Organised labour has also called on the Federal Government to immediately address all identified challenges that brought about the current acute scarcity of petroleum products across the country.

Speaking through the United Labour Congress of Nigeria, ULC, labour said: “We believe that Nigerian workers and masses deserve a better treatment than these excuses before things get out of hand.”

It urged all government agencies involved in making products available in the country to move very fast and bridge the supply gap either by importing more directly, or making foreign exchange available to importers to bring in more products.

ULC in a statement by its President, Joe Ajaero, while contending that the more sensible approach to ensuring a permanent end to scarcity was to ensure that local refineries are made to work optimally, said:  “We hope once again that this is not a prelude to the 2012 gimmick as giving Nigerians sorrow and bitterness during this period has become the sole aim of our various governments.

“Our investigations and reports reaching us from our affiliates in the industry shows that the present situation is clearly a manifestation of another failure of leadership in Nigeria. It cannot be blamed on any panic buying or hoarding as the product is seriously in short supply. Importers are not bringing in enough products while NNPC is not in any position to meet the demands of the market.”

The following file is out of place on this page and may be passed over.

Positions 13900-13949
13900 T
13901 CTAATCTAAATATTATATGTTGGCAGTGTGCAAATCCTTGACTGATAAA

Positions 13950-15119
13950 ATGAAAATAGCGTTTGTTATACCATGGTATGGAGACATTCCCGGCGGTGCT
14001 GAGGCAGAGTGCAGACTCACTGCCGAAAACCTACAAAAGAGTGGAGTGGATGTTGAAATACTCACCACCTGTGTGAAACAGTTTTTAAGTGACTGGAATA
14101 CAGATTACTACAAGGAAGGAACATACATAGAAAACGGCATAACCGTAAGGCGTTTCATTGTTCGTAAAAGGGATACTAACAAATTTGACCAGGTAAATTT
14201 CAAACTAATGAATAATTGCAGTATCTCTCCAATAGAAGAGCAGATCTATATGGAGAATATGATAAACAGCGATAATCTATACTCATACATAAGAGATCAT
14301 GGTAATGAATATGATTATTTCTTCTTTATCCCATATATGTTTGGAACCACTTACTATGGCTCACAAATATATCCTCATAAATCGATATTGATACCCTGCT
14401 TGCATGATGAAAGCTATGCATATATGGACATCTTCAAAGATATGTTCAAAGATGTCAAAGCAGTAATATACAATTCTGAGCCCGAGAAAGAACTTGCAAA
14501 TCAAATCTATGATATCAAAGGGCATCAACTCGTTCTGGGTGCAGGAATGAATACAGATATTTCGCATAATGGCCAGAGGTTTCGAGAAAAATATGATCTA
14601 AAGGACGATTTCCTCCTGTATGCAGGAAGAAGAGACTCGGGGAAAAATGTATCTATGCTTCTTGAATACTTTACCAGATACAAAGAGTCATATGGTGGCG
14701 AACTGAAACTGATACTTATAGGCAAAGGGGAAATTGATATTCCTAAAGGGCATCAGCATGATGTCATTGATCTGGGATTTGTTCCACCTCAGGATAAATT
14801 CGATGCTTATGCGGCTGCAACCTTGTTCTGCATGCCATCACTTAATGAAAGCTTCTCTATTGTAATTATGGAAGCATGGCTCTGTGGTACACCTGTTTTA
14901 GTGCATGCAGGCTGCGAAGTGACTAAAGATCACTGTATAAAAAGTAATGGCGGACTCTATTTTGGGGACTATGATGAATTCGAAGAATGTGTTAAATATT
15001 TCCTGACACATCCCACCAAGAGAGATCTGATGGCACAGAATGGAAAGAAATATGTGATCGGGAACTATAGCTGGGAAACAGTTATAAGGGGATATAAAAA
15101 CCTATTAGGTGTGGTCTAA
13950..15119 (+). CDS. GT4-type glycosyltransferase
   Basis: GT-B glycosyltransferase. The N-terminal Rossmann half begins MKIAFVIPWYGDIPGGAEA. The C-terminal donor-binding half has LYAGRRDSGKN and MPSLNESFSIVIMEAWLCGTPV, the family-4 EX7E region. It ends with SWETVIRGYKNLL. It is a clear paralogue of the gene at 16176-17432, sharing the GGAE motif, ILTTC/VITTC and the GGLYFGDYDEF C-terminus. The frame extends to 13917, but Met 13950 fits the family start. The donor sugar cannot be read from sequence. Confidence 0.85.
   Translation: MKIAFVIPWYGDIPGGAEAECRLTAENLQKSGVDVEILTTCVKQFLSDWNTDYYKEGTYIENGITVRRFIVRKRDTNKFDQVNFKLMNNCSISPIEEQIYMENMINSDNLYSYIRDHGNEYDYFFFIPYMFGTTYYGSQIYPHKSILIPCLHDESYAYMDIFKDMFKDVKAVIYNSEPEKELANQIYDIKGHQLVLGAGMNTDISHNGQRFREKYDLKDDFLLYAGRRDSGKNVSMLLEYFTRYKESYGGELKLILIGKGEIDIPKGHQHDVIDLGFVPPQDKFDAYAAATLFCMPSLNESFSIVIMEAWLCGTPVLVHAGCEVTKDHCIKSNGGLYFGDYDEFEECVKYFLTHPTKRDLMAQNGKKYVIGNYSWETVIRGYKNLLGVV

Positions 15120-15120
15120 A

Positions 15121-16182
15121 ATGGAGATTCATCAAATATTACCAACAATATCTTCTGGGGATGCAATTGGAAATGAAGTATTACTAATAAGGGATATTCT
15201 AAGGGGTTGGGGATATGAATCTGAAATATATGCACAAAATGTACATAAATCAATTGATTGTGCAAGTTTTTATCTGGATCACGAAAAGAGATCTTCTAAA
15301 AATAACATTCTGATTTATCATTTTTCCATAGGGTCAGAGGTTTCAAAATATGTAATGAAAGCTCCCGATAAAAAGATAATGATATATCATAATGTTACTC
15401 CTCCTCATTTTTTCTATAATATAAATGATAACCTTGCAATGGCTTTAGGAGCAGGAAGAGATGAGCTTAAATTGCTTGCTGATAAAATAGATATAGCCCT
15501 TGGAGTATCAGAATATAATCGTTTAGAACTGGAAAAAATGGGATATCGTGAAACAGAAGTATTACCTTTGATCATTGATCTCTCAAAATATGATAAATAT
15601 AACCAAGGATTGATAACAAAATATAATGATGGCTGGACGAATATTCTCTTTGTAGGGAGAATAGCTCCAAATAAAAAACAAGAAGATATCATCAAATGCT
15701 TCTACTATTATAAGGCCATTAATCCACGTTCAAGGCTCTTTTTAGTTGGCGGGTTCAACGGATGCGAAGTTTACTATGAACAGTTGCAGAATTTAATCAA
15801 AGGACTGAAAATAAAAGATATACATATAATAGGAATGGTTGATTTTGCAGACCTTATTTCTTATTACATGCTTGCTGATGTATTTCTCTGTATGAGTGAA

Long queues, hardship remain

Meanwhile, the worsening fuel crisis continued across the country,  yesterday, as long queues were seen across the few petrol stations selling the commodity, some at the recommended price in Lagos and Abuja, while in other states, the product sold far above the recommended pricce.



In Abuja, of  the three petrol stations at Dutse on the Abuja-Kaduna Expressway, only Gegu was selling, while at the NNPC mega stations on either side of the Abuja-Kaduna Expressway, at Mpape, it was a chaotic situation, as in addition to the long queues, some unruly motorists formed other queues at the exit gate of the stations, thereby hindering the free flow of traffic on the road.

On the same stretch of road, Oando, Total  and Shema Petroleum, all at Mpape, were not selling, while long queues were seen at A.A. Rano and MRS filling stations.